Brown TE, Holdnack J, Saylor K, Adler L, Spencer T, Williams DW, Padival AK, Schuh K, Trzepacz PT, Kelsey D: Effect of atomoxetine on executive function impairments in adults with ADHD. J Atten Disord. 2011, 15: 130-138.

    Article  PubMed  Google Scholar 

  84. 84.

    Faraone SV, Biederman J, Spencer T, Michelson D, Adler L, Reimherr F, Glatt SJ: Efficacy of atomoxetine in adult attention-deficit/hyperactivity disorder: a drug-placebo response curve analysis. Behav Brain Func. 2005, 1: 16-

    Article  Google Scholar 

  85. 85.

    Faraone SV, Biederman J, Spencer T, Michelson D, Adler L, Reimherr F, Seidman L: Atomoxetine and stroop task performance in adult attention-deficit/hyperactivity disorder. J Child Adolesc Psychopharmacol. 2005, 15: 664-670.

    Article  PubMed  Google Scholar 

  86. 86.

    Gau SS, Shang CY: Improvement of executive functions in boys with attention deficit hyperactivity disorder: an open-label follow-up study with once-daily atomoxetine. Int J Neuropsychopharmacol. 2010, 13: 243-256.

    CAS  Article  PubMed  Google Scholar 

  87. 87.

    Weintraub D, Mavandadi S, Mamikonyan E, Siderowf AD, Duda JE, Hurtig HI, Colcher A, Horn SS, Nazem S, Ten Have TR, Stern MB: Atomoxetine for depression and other neuropsychiatric symptoms in Parkinson disease. Neurology. 2010, 75: 448-455.

    PubMed Central  CAS  Article  PubMed  Google Scholar 

  88. 88.

    Mohs RC, Shiovitz TM, Tariot PN, Porsteinsson A P, Baker KD, Feldman PD: Atomoxetine augmentation of cholinesterase inhibitor therapy in patients with Alzheimer disease: 6-month, randomized, double-blind, placebo-controlled, parallel-trial study. Am J Geriatr Psychiatry. 2009, 17: 752-759.

    Article  PubMed  Google Scholar 

  89. 89.

    Craig-Schapiro R, Kuhn M, Xiong C, Pickering EH, Liu J, Misko TP, Perrin RJ, Bales KR, Soares H, Fagan AM, Holtzman DM: Multiplexed immunoassay panel identifies novel CSF biomarkers for Alzheimer's disease diagnosis and prognosis. PloS One. 2011, 6: e18850-

    PubMed Central  CAS  Article  PubMed  Google Scholar 

  90. 90.

    Wang Y, Hancock AM, Bradner J, Chung KA, Quinn JF, Peskind ER, Galasko D, Jankovic J, Zabetian CP, Kim HM, Leverenz JB, Montine TJ, Ginghina C, Edwards KL, Snapinn KW, Goldstein DS, Shi M, Zhang J: Complement 3 and factor h in human cerebrospinal fluid in Parkinson's disease, Alzheimer's disease, and multiple-system atrophy. Am J Pathol. 2011, 178: 1509-1516.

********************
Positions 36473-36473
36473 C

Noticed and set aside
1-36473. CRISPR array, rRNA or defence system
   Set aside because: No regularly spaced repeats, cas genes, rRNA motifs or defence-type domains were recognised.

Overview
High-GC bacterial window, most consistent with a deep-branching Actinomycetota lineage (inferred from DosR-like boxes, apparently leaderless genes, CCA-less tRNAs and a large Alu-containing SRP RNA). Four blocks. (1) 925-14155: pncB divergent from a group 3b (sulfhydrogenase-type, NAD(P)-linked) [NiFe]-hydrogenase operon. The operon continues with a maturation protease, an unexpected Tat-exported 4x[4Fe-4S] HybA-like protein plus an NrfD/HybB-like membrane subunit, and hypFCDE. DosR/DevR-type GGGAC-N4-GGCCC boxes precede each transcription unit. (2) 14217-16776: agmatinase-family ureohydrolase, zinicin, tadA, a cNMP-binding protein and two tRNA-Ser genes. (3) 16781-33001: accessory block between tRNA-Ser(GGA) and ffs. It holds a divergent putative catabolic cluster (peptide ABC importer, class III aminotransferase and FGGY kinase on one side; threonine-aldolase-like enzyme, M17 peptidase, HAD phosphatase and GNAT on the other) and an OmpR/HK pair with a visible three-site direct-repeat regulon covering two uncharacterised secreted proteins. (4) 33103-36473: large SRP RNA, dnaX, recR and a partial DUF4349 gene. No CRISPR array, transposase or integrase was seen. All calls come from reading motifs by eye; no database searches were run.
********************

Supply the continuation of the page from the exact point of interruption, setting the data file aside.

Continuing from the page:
PubMed Central  Article  PubMed  Google Scholar 

  91. 91.

    Piccio L, Naismith RT, Trinkaus K, Klein RS, Parks BJ, Lyons JA, Cross AH: Changes in B- and T-lymphocyte and chemokine levels with rituximab treatment in multiple sclerosis. Arch Neurol. 2010, 67: 707-714.

    PubMed Central  Article  PubMed  Google Scholar 

  92. 92.

    Mellergard J, Edstrom M, Vrethem M, Ernerudh J, Dahle C: Natalizumab treatment in multiple sclerosis: marked decline of chemokines and cytokines in cerebrospinal fluid. Mult Scler. 2010, 16: 208-217.

    CAS  Article  PubMed  Google Scholar 

Download references


TC is supported by the Alzheimer's Disease Research Center (ADRC; 5P50 AG025688, PI AIL). The ADRC supported writing of the manuscript. DW received funding from the Alzheimer's Drud Discovery Foundation and the ADRC for design, collection, analysis and interpretation of data. The ADRC supported writing of the manuscript. AIL has funding from the Alzheimer's Drug Discovery Foundation and philanthropic funds for the phase II clinical trial with atomoxetine. Funding from the Alzheimer's Drug Discovery Foundation, the ADRC and philanthropy supported the writing of the manuscript.

Author information



Corresponding author

Correspondence to Allan I Levey.

Additional information

Competing interests

TC, BK, MPK, TH, MTH, DW and AIL declare that they have no competing interests. WTH received one compensated meal from Eli Lilly as part of the Alzheimer's Association International Conference (under $100). WTH has patents pending on cerebrospinal fluid biomarkers for frontotemporal lobar degeneration and plasma biomarkers for AD. Some markers in these panels overlap with cerebrospinal fluid biomarkers to be measured in the atomoxetine trial.

Authors' contributions

All authors contributed to the writing and editing of the manuscript. MTH and MPK generated the data presented in Figure 1.

Authors’ original submitted files for images

Below are the links to the authors’ original submitted files for images.

Authors’ original file for figure 1

Rights and permissions

Reprints and Permissions

About this article

Cite this article

Chalermpalanupap, T., Kinkead, B., Hu, W.T. et al. Targeting norepinephrine in mild cognitive impairment and Alzheimer's disease. Alz Res Therapy 5, 21 (2013).

Download citation

  • Published:

  • DOI:


  • Mild Cognitive Impairment
  • Locus Coeruleus
  • Amyloid Precursor Protein
  • Atomoxetine
  • Locus Coeruleus Neuron